I went to the closest toy store and bought the most expensive and nicest Lego sets I could find. I spent $1000 that day on Lego. I decided that I would give him one set every day for as long as we were in the hospital or until he died. He loved the Lego sets and although he could barely move he still used what little energy he had to put them together. One set was a large technic car that was thousands of pieces and was for ages 14 and up. I found each of the pieces and he patiently put them together. It took us 4 days of constant play to finish it. I remember being at the hospital on Christmas when Santa came and brought toys and cheer for all the children in the cancer ward. I remember the young girl suffering from cancer we shared a room with whose daddy had to work and could hardly ever come and visit. I couldn’t care less about work, from the moment I arrived at the hospital till the moment we left the hospital I never left Orion’s side.
I stayed up all night researching his sickness online. The prognosis was poor, the only thing they could really do was give him immune suppressant drugs which 50% of the people who took them would die from some other sickness while their immune system was disabled. Everything in my life just fell away and all I focused on was one simple thing. Having my son get well again. The more I researched the more hopeless the situation looked. I remember praying for the first time since I was 13 and had quit going to church. I made up for those lost prayer-less years with a vengeance. I remember being so strong when Orion was awake, then crying constantly when he slept. I don’t know how I made it through those 2 weeks, I didn’t think I was strong enough. My parents just went through 5 years of the same thing with their son as he died of chronic lung cancer from smoking. Their strength and fortitude makes my minor accomplishments seem paltry by comparison.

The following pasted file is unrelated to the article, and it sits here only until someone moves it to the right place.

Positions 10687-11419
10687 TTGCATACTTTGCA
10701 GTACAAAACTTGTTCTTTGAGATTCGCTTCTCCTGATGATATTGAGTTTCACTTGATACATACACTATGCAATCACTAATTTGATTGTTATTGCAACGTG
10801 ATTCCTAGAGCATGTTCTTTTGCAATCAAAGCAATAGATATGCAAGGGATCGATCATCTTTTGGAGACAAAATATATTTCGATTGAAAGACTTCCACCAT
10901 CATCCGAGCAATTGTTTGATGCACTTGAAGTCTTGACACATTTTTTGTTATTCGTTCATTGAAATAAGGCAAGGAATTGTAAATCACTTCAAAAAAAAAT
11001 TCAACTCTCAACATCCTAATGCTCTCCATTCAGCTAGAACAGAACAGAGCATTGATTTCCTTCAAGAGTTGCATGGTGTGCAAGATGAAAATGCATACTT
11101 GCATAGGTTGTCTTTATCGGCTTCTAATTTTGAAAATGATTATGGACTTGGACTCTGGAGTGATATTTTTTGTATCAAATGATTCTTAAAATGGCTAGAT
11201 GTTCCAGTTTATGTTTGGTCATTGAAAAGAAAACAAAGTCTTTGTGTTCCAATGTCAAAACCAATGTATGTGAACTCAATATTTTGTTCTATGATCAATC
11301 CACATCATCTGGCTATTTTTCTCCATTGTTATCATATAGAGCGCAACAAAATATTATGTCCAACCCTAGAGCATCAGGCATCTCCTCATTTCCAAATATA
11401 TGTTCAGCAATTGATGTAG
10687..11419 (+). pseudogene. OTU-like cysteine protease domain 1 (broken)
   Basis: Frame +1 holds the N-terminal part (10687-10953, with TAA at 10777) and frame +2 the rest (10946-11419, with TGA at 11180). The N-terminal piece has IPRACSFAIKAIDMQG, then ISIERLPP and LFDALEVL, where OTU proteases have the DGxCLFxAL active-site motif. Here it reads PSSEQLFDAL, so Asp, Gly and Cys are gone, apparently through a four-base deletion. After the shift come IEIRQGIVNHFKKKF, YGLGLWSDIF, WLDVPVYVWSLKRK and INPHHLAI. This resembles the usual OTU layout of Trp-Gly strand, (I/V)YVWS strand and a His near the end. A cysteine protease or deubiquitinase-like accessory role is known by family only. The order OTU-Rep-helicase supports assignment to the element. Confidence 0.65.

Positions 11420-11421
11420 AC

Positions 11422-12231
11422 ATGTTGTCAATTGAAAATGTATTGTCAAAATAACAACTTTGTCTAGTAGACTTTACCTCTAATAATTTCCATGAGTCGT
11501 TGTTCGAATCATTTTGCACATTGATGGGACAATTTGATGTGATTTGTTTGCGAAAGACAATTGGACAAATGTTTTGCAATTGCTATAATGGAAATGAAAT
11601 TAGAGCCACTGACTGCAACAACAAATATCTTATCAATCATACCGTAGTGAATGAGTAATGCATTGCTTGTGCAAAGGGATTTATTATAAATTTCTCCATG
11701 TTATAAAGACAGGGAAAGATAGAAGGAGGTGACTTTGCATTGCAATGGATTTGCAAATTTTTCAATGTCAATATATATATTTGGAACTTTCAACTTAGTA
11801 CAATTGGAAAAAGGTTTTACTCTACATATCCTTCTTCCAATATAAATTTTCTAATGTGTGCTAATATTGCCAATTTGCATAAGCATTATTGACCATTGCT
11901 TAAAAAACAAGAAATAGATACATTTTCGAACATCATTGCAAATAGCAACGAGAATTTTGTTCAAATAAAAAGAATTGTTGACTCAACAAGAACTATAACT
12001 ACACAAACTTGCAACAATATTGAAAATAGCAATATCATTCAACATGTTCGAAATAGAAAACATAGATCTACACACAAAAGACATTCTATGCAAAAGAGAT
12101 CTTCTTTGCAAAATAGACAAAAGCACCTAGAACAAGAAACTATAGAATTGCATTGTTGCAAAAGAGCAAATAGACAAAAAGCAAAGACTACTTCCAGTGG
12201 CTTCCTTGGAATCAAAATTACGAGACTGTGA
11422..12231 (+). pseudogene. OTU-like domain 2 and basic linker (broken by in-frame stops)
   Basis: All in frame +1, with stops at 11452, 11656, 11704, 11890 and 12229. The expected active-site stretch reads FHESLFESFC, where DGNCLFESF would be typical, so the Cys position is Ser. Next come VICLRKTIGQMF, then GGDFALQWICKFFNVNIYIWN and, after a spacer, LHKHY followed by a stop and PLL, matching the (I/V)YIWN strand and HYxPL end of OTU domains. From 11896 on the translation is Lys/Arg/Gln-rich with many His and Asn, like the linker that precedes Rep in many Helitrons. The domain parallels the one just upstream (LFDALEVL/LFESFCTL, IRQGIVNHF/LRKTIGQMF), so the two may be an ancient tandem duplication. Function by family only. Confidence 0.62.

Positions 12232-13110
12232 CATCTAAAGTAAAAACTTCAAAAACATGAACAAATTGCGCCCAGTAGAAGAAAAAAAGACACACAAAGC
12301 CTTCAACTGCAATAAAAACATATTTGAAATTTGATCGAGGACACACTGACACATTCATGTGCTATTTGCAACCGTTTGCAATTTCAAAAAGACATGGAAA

After 2 weeks his body stopped attacking itself, he made a full recovery and within 2 more weeks he was back to normal. In some ways I think his sickness affected me more than it affected him. I stopped working all the time and started spending more and more time with him. Before long I was hardly working at all and spending what seemed like every spare moment focused on supporting his path in life. Yet another decision that I have never regretted.
Through my love and kindness I managed to raise one of the most wonderful people I have ever met, but that love was not enough to save another. Jocelyn Wanagel committed suicide several years later. After that loss I stayed single for a very, very long time. I blamed myself deeply and intensely for her choices and I felt that anyone else I loved would take the same path. I couldn’t live with the guilt and shame of having that ever happen again. I resigned myself to a lifetime of romantic solitude.
Then after 7 years of mostly being single something remarkable changed in me. I decided I wanted to have more children. There was a young child by the name or Arrabella that often went to Contra dances Fri night at Bethel Grove. There was something about her energy and her love that made me want to move through my fear, take risks and create more life. When I danced with her the joy and the glee that emanated from her spoke to my heart and sung sweet songs of possibility for the future. I started looking for a partner again.